20 animals that are going extinct
It seems strange to worry about the disappearance of animals many people consider pests. Nevertheless, dozens of mouse subspecies are going extinct around the world. For example, the Pacific pocket mouse is sitting on some of the most desirable coastal real estate in California.
Bing: Mice going extinct
Fortunately, this little guy is protected by conservation regulations strong enough to deter developers from pursuing building projects in coastal lands worth millions of dollars, causing projects to be put on hold or completely shut down to insure the health and safety of its habitat.
Hunting and habitat loss are two reasons Spider monkeys in Central America are disappearing. Spider monkeys require large areas of forest for a healthy habitat and have been subject to population decline due to deforestation in areas of Costa Rica, Panama, El Salvador and Belize. Spider monkeys have a slow reproductive cycle and are no longer living in areas where they were commonly found in the early 1900s.
Wolves, the largest cousin of the canine family, are a very important part of the cycle of life. North America's Gray wolves are what biologists call "keystone predators," meaning they are an essential element in their ecosystem. Gray wolves are hearty and highly adaptable, but due to poaching and habitat loss across America, their numbers have fallen alarmingly low.
Closely related to sloths and anteaters, armadillos are a unique species with around 20 different subspecies. One variety, the Giant armadillo, is close to extinction in their wild habitats of South America. Armadillos live in burrows they dig in the ground, so preservation of their habitat is essential to their continued health and quality of life. Overhunting and urbanization of habitat are causes of their decreased numbers to date.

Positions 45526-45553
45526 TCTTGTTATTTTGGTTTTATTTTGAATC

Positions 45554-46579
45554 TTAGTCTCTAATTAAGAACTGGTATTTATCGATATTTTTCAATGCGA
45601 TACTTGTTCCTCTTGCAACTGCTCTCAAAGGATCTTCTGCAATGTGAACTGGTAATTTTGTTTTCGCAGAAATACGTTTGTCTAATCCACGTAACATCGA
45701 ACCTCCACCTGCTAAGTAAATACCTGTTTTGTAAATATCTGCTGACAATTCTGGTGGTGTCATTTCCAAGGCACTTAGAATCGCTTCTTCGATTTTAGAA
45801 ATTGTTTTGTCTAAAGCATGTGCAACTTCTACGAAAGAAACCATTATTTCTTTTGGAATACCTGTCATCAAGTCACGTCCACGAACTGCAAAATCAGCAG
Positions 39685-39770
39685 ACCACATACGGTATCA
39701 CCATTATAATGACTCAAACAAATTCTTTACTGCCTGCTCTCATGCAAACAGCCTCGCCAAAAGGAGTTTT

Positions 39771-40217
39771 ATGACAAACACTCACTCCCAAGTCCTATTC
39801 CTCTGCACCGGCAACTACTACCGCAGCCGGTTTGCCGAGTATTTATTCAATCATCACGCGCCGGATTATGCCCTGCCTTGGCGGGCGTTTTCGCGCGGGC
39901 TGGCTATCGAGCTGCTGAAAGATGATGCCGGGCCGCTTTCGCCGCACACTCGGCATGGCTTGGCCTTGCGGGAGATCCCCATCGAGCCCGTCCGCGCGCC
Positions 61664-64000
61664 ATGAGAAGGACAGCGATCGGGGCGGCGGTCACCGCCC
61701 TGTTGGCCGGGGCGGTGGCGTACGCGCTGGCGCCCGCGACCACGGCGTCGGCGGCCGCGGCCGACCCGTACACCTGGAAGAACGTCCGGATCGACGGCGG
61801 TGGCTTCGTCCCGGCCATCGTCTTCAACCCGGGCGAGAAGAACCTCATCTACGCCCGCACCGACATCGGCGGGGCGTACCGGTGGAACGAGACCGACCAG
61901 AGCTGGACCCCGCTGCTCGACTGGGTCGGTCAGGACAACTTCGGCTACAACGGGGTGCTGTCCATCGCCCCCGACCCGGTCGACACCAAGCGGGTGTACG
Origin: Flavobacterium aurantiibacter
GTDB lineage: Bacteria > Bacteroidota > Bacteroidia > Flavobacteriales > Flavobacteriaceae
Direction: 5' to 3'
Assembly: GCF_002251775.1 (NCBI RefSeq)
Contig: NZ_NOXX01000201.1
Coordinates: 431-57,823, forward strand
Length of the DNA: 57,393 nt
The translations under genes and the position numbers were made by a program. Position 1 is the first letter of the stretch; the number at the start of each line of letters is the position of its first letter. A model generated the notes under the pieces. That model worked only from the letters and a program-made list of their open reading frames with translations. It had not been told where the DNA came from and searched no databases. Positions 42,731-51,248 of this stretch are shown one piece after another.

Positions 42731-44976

Many people don't even think of corals as living creatures, but they are key to the survival of entire ecosystems. Elkhorn and Staghorn stony coral species are the first coral organisms to be added to the Endangered Species Act and are currently classified as "threatened." Staghorn coral, or Acropora cervicornis, has lost 80 to 90 percent of its reef populations around the world in the past few decades.
How is it possible that horses are endangered? Przewalski's horses, an equine subspecies found in Mongolia, were determined extinct in the wild in 1966. Scientists have been able to reintroduce the species to its native habitat in recent years, but the free-range population is only a little more than 300. The total number of Przewalski's horses in existence today is approximately 1,500.
Residing in North American wetlands, the American Alligator is listed as a lower-risk endangered species. Conservation efforts have helped alligator populations rise in recent years, but they are still being hunted for skin and meat across the southeast.
Despite their massive curling horns, Bighorn sheep aren't safe from extinction. One of the three sheep subspecies, the Sierra Nevada Bighorn sheep, is currently listed as endangered. In the early 1900s, as many as 2 million Bighorn sheep could be found in California and other regions of the U.S. Now fewer than 70,000 live in those areas.
Chinchillas, the soft-furred rodents commonly found in pet stores, are disappearing in their natural habitats. Up to 90 percent of wild chinchillas have been lost in the past 20 years. Unfortunately, their pelts have been in high demand for decades. Being listed as an endangered species helped stop commercial trade of wild chinchilla fur, but they are still pursued by poachers in South America.
The hawk is one of the most common birds found in North America, so it is shocking that any of its subspecies would be in danger of extinction. However, one subspecies, the Puerto Rican Broad-Winged hawk, is listed as endangered wherever it is found. Their numbers in their native habitat have been estimated as few as 100 birds.